Continue Reading E-signatures continued – Are text messages valid digital signatures?

Electronic signatures are the new normal in most corporate transactions. With physical distancing, gathering restrictions and many working remotely, electronic signatures make it easy for business to continue as usual, including at condominiums.

Meeting minutes, status certificates, proxies and requisitions, etc. may all be signed electronically.

But what is an electronic signature and when is it valid?


Continue Reading Condo business as usual with electronic signatures

OOctober 1, 2019, the prompt payment and adjudication regime of the Construction Act (the “Act”) came into force to improve payment and cashflow to contractors on construction projectsThe changes apply to any contract between a contractor and property owner for the supply of services or materials for any alteration, addition or capital repair to the land (among other work)Any condo who is party to such a contract is subject to the “28-7-7-7” prompt payment clock and adjudication regime.   

The changes also amended traditional construction lien legislation, including the deadlines to preserve and perfect a lien and holdback releases  

This is Part I of our two-part series, where we explore how these changes impact construction contracts, specifically the CCDC 2 Stipulated Price Contract, and projects at condos now that we have had about 1.5 years (and a pandemic!) to reflect on it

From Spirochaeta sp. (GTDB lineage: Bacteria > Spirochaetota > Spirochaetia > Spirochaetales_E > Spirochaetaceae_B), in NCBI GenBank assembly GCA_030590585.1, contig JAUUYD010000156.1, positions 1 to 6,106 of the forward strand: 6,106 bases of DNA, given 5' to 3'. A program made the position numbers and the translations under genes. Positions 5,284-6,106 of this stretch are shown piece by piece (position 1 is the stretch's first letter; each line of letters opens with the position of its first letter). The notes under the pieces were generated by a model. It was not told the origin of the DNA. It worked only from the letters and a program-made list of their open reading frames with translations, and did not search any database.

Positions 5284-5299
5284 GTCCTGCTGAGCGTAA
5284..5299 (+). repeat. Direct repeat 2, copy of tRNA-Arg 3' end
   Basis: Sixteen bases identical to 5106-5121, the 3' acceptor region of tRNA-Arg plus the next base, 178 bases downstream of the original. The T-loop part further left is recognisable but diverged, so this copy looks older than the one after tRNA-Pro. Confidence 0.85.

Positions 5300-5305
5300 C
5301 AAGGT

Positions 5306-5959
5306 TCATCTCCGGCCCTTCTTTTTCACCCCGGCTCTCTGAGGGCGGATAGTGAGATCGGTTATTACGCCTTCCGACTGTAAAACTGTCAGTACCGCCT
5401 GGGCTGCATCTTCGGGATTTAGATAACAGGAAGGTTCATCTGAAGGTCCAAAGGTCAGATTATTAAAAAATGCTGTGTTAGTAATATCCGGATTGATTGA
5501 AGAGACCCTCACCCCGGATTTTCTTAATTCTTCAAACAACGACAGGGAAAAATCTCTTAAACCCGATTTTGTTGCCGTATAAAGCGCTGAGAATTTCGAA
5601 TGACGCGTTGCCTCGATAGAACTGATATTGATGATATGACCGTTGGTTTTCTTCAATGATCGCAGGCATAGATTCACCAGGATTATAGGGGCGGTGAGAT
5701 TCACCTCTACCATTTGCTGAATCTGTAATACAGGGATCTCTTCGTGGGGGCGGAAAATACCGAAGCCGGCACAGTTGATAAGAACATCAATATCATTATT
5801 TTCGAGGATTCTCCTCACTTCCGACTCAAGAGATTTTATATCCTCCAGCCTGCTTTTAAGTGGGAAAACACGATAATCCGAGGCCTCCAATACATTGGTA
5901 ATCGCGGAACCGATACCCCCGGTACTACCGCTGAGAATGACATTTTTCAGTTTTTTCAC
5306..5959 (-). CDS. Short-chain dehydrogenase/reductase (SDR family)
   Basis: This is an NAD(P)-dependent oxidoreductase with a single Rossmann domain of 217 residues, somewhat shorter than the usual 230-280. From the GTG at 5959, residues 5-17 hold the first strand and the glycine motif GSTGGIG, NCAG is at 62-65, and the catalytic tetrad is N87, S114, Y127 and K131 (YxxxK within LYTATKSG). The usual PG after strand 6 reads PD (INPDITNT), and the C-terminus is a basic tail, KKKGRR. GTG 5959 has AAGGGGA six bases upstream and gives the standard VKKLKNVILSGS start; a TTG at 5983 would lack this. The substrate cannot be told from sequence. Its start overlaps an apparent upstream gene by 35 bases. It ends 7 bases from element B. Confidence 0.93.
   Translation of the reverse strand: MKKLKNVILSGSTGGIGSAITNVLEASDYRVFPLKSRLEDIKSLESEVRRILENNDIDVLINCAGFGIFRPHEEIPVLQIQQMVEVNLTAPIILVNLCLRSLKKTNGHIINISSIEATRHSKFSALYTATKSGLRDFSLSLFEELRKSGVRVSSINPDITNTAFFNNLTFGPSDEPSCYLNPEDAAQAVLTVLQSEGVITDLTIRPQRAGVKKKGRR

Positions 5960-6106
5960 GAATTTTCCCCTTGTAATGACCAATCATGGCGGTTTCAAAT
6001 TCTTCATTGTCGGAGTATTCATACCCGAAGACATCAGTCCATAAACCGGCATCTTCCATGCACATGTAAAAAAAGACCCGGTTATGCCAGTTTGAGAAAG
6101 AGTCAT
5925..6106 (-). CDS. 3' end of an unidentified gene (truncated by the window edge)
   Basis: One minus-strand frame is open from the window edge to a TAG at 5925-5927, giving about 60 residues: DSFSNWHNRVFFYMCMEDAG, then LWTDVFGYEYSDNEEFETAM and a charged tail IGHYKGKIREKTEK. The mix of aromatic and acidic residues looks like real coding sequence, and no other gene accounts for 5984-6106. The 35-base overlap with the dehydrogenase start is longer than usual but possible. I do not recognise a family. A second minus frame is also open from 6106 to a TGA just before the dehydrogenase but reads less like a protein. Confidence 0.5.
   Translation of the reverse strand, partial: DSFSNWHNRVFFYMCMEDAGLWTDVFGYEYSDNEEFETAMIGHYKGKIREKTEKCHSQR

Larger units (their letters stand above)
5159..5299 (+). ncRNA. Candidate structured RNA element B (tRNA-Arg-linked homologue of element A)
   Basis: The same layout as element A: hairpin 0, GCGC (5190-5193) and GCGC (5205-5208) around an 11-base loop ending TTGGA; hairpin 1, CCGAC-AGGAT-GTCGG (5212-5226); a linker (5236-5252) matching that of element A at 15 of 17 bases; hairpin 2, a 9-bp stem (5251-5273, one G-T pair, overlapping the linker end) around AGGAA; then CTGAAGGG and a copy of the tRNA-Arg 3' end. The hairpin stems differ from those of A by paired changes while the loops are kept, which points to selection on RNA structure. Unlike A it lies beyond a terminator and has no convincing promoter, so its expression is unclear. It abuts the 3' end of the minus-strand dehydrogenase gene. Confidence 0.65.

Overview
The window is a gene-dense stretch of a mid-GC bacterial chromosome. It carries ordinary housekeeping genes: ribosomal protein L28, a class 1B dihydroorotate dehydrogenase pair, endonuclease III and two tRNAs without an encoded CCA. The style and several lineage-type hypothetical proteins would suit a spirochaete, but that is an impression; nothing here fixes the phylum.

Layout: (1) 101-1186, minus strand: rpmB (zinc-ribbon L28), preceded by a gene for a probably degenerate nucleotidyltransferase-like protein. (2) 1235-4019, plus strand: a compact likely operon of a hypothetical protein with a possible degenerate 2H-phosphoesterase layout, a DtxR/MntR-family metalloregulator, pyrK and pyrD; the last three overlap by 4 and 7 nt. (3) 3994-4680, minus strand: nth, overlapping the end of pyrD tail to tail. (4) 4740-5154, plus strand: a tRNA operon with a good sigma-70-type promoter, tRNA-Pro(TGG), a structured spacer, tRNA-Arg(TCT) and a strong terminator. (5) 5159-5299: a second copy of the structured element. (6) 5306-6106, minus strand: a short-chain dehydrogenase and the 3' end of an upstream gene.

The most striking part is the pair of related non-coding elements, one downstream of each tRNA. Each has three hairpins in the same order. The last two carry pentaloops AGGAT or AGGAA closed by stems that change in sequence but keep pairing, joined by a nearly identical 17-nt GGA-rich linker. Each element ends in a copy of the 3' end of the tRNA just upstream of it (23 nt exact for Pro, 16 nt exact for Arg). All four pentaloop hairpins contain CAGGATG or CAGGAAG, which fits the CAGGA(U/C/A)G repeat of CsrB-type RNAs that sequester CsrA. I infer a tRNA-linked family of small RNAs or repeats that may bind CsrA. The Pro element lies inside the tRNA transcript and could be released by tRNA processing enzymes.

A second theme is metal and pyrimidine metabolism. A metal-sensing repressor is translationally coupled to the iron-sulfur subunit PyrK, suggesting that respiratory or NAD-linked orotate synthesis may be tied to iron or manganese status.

Continue Reading Construction Act impact on condo projects  

Lozano v. TSCC 1765 was one of our Top 10 cases for 2020 because it reaffirmed that a higher negligence threshold is not applicable for s.105 chargebacks. You can read a summary of the case in our newsletter, Condo Alert!, Winter 2020

 Lozano’s insurer (who paid the insurance deductible) appealed the 2020 decision, asking the Divisional Court to re-write s.105 of the Condo Act and adopt a “robust” negligence test for liability under that section. The court rejected this proposal and dismissed the appeal a few days ago. 


Continue Reading Never mind the ballcocks, here’s the shut-off valve 

We recently blogged about the mandatory registration for short-term rental operators in the City of Toronto. You can read it about it here 

You can now report short-term rental addresses that are operating without registration, not used as a principal residence, unsafe, causing a nuisance or for other non-emergencies, using 311’s online

The courts kicked-off the year with the release of a decision discussing condominium arbitrations and the importance of explicit appeal rights in arbitration agreements.

This case involved a unit owner, who operated a legal cannabis store at the condominium building. The condo   believed this breached a rule prohibiting cannabis sale at the property. Through an